"This is not alternative medicine. This is mainstream medicine for 80 percent of the world," Dr. Elkhatib said. "What we're offering is not a substitute for [conventional medicine], it's just another component."

Dr. Ronald Shapiro, a kidney specialist who will practice at the Mercy center, began using acupuncture more than 20 years ago for some of his patients who were in pain and was startled to see how effective it was.

"I tried it a couple of times and their pain stopped immediately," he recalled. "Now, it's become more widely understood and accepted. Doctors realize it can be effective."

Well, not all doctors.

The American Medical Association, whose members represent about one third of the nation's physicians, takes a dim view on alternative therapies.

The official AMA policy on alternative medicine in part states: "There is little evidence to confirm the safety or efficacy of most alternative therapies."

"I think the general medical community consensus is we're waiting to see better medical evidence," said Dr. Philip Stiff, Jr., a cardiologist and president of the Academy of Medicine of Toledo and Lucas County. The Academy is a professional group representing physicians within Lucas County.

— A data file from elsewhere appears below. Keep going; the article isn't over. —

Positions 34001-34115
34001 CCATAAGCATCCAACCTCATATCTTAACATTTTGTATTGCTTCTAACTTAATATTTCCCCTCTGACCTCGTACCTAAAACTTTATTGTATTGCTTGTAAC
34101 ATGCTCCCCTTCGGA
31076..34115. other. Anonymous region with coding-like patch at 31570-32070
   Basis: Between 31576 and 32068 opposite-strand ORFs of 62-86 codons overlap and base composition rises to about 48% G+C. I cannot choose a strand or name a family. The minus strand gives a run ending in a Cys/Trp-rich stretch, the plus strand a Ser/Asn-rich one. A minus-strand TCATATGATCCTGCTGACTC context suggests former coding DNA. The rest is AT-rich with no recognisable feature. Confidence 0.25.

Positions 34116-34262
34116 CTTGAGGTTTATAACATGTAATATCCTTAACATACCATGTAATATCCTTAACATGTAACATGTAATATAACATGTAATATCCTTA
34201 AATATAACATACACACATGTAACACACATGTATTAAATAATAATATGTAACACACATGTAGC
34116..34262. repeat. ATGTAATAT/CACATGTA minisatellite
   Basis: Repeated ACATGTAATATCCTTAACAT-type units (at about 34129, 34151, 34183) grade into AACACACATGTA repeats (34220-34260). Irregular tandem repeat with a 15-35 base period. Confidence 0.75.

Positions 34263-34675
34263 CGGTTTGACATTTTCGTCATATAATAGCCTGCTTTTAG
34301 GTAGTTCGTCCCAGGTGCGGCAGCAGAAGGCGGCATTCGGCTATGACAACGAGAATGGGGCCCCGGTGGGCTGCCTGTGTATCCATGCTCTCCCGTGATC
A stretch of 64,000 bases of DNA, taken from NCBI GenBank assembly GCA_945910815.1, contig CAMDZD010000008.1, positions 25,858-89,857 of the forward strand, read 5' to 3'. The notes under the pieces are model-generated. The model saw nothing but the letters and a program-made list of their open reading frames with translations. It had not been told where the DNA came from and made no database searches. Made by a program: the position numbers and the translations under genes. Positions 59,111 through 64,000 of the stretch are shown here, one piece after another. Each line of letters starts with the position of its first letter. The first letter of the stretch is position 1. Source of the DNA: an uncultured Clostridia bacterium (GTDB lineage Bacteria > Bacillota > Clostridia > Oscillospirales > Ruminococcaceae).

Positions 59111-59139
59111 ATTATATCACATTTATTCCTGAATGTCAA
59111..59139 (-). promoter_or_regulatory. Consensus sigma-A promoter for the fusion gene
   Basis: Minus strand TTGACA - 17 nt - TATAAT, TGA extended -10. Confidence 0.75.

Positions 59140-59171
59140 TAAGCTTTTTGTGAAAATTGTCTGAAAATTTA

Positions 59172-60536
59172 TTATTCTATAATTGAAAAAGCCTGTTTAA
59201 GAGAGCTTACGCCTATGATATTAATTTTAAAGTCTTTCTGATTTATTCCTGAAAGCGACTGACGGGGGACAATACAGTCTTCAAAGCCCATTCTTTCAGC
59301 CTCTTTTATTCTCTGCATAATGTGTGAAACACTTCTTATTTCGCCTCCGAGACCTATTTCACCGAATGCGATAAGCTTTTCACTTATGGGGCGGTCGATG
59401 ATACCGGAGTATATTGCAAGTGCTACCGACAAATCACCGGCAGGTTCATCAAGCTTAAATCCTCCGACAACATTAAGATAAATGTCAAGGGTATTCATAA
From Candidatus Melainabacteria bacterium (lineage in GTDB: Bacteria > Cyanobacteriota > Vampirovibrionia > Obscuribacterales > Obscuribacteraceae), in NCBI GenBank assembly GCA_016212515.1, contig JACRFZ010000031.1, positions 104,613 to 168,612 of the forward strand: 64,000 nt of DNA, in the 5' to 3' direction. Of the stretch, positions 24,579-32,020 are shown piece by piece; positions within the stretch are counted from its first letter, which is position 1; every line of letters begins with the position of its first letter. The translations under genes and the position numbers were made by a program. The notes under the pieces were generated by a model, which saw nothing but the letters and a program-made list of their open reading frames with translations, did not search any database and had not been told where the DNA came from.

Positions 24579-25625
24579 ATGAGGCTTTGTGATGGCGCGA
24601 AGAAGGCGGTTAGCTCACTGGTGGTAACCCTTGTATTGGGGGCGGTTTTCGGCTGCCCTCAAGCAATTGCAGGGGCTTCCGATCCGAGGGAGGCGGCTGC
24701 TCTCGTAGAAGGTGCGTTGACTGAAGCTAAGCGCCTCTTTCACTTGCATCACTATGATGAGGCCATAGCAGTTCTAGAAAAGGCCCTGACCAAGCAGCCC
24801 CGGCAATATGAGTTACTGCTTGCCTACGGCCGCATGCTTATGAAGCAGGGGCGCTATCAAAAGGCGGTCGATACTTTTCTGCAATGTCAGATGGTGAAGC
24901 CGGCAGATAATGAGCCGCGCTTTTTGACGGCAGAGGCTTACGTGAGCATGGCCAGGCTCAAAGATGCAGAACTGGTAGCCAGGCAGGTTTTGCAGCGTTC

Dr. Stiff said he thinks many complementary therapies are "risky" and he and many of his colleagues "want to make sure any therapy helps, rather than hurts, the patient."

Hard to ignore

Dr. Elkhatib was a skeptic.

When he was growing up in the Middle East, his grandparents often relied on herbs and other therapies used for hundreds of years.

But after attending medical school and setting up practice in Toledo more than 20 years ago, he decided folkloric remedies weren't worth examining. He was proud of his new medical degree and had shelves full of medical textbooks to consult if he needed information.

Then a patient came into his office and mentioned to him she was taking some supplements for her illness.

"I told her to throw them away, and that they were rubbish," he recalled. "She said, 'Oh, so you know a lot about these?' "

Silence filled the exam room.

"I was so embarrassed to make a judgment without knowing anything about it," he said.

So he decided to begin investigating on his own what others had written about herbal supplements.

"I figured, if it's happening right under my nose, I better learn about it," Dr. Elkhatib said. "Putting our head in the sand won't help us at all."